5 Biggest Missed Opportunities in Jewelry MarketingLaryssa
In episode #213 of the Joy Joya Jewelry Marketing Podcast, I share 5 of the biggest missed opportunities in jewelry marketing, so you can start planning for 2023 and seize the chance to stand out in the Sea of Sparkle and outshine your competitors. Why keep doing the same thing if it’s not 100% driving the results you want and deserve? Get off the beaten path and do something that no brands are doing or that few brands are doing.
I’ll be covering:
- Why it’s more important to look for missed opportunities than to copy other models in marketing
- 5 of the biggest missed opportunities in jewelry marketing
- How to know you’re on the right track and when to pivot, especially if you’re doing something that no one else has done or is doing
Check out the transcript below.
Welcome to the Joy Joya Podcast, where “jewelry is joy”, and everyone is encouraged to add more polish and sparkle to the world. With topics ranging from marketing tips to business development, best practices and beyond, this is the go-to podcast for ambitious jewelry industry dreamers like you.
Hi, I’m your host Laryssa Wirstiuk. Through this podcast, I aim to empower and inspire jewelry entrepreneurs and professionals, so they can thrive while adding more beauty to the world. I’m passionate about digital marketing for jewelry brands, and I’m excited to share my passion with you. As we all know, “jewelry is joy”, so I’ll gladly seize any opportunity to talk about it.
This is episode 213. And today I’m going to be sharing five of the biggest missed opportunities in jewelry marketing, so you can start planning for 2023 and seize the chance to stand out in this Sea of Sparkle and outshine your competitors. Why keep doing the same thing if it’s not 100% driving the results you want and deserve? Get off that beaten path and do something that no brands are doing or that few brands are doing. Today, I’ll be covering: why it’s more important to look for missed opportunities than to copy other models in jewelry marketing; five of the biggest missed opportunities in jewelry marketing today; and how to know you’re on the right track and when to pivot, especially if you’re doing something that no one else has done or is currently doing.
But before we get to the solid gold of this episode, I’d like to take a moment to remind you that this podcast has both an audio and video component. So you can either listen on your favorite podcast platform, or watch on YouTube by searching Joy Joya. I love creating this content as my act of service to you, my awesome listeners and viewers. And you can support the podcast for free by taking the time not only to subscribe, but also to leave a rating and review on Apple Podcasts which will help other jewelry dreamers find it too. I want to read my favorite review of the week. Michelle B says in a comment on YouTube about the recent episode number 208. “Great topic, mindset and gratitude are everything. It’s not woowoo at all, it works to put you on the right path to accept the abundance you are striving for.” Thank you. I really appreciate that feedback, Michelle. If you leave a review, I might read it on a future episode. So please let me know what you think about this one or about any other major takeaways that you’ve had recently.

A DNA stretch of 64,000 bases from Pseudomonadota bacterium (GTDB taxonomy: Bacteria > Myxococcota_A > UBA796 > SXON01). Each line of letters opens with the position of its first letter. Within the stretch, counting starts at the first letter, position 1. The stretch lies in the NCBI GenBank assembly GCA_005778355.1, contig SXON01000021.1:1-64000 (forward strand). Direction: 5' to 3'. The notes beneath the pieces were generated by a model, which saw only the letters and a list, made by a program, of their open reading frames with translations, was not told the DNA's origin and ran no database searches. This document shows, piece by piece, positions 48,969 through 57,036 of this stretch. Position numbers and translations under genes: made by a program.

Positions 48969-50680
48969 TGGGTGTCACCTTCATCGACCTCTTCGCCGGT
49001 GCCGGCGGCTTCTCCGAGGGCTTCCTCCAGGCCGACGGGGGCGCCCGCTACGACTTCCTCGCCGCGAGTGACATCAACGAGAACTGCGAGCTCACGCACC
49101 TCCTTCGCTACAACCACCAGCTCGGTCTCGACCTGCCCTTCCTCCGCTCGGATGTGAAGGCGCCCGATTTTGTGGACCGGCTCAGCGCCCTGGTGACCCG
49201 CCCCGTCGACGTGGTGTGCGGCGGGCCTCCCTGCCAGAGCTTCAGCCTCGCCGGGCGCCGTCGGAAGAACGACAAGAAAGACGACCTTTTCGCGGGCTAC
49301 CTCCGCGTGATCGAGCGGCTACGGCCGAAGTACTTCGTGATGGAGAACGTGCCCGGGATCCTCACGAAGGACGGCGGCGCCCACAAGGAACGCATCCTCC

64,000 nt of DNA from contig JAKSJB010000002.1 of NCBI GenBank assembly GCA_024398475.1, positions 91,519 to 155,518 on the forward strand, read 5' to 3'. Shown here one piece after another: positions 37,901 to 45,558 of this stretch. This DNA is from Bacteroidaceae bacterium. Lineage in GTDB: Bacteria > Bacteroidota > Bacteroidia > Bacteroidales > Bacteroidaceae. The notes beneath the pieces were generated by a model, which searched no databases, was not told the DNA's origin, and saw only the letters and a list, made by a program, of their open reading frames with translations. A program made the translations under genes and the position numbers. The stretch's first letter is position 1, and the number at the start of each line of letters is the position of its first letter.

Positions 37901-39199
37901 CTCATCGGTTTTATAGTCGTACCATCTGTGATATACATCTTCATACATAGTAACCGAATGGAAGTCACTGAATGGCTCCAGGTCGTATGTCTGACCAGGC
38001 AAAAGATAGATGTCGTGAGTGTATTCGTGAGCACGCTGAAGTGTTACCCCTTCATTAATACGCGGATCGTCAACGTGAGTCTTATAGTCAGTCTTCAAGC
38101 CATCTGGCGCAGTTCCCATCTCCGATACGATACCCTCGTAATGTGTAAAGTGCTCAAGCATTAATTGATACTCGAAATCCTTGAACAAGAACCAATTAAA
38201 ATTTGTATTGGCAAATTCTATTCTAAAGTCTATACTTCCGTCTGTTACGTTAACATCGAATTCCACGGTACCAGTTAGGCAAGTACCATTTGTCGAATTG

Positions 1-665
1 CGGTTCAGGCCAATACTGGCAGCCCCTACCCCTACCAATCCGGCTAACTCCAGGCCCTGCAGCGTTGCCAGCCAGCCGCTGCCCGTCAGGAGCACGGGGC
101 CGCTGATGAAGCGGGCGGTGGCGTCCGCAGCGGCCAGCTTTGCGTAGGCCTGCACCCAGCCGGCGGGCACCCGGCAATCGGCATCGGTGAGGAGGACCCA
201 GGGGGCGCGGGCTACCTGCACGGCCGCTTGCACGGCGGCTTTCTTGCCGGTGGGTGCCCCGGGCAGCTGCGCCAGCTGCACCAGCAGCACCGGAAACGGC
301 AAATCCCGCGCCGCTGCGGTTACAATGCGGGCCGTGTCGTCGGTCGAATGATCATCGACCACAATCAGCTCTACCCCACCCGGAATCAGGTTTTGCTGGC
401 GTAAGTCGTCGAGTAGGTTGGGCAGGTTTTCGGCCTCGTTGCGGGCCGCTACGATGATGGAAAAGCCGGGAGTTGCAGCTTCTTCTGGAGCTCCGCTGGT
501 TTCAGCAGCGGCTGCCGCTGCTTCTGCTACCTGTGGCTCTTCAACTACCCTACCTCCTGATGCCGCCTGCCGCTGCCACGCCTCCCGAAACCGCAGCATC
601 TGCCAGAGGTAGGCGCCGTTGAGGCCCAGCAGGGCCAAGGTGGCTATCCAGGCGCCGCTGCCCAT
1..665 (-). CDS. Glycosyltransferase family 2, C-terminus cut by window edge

In this segment of the podcast I give out my Sparkle Award for the week. During this segment, I highlight a jewelry brand that’s impressing me with their marketing. The Sparkle Award is also interactive, so you can visit sparkleaward.com to nominate a jewelry brand that’s inspiring you these days. And I might feature your submission on a future podcast episode. So this week’s Sparkle Award goes to Catbird, the Brooklyn based jewelry retailer. They recently caught personally caught my attention with an email campaign that was super personalized and actually made me want to shop and check out the products. So they had hosted their annual made just for you sale and promoted in standard email campaigns. So this promotion involved 15% off all their made to order pieces in time for holiday delivery. To be honest, since I get tons of email marketing campaigns, I actually missed the news of this promotion the first few times that they sent me emails about it. I had no idea the sale was happening. But then a new email caught my eye. So it was a plain text campaign, meaning there weren’t any graphics. It just looked like a regular email that might come from a coworker or friend. And it came directly from Lee at Catbird. And Lee is the brand’s chief creative officer. The subject line read, “Sale extension one day only”. Again, it was a personalized plain text email, Lee explained the sale was happening. And there was this is a quote from the email: “Hearing from all of you, we wanted to extend the offer until midnight tonight for an extra day to shop with our steepest discount.” In addition, after this brief explanation and invitation to shop the sale, Lee shared a few links to favorite sale edits, including most loved rings and under 500 dollars. In the email, they also really strongly emphasize the giftability aspect of these made to order products, which is again, super helpful for people who are starting to or deep into holiday shopping. And they’re looking for more of that like personalized gift. So this was another quote from the email “Catbird produces consciously in small batches. This sale has always been about making things easy and offering an extra delight ahead of the busy holiday season. If you happen to find something for yourself and those on your list, we’ll make sure it arrives wrapped and ready in our signature box and bow. And then they said for questions you could reach out to customer service we love to chat.” I really liked this simple and straightforward email. It encouraged me to click around, browse the site and shop. I felt comfortable knowing I would get something in time for holiday and that if I had any questions I can reach out to their customer service. I may or may not have bought something. Anyway, good work, Catbird. As I mentioned, you can visit sparkleaward.com to nominate a jewelry brand that’s inspiring you these days, and I might feature your submission on a future podcast episode.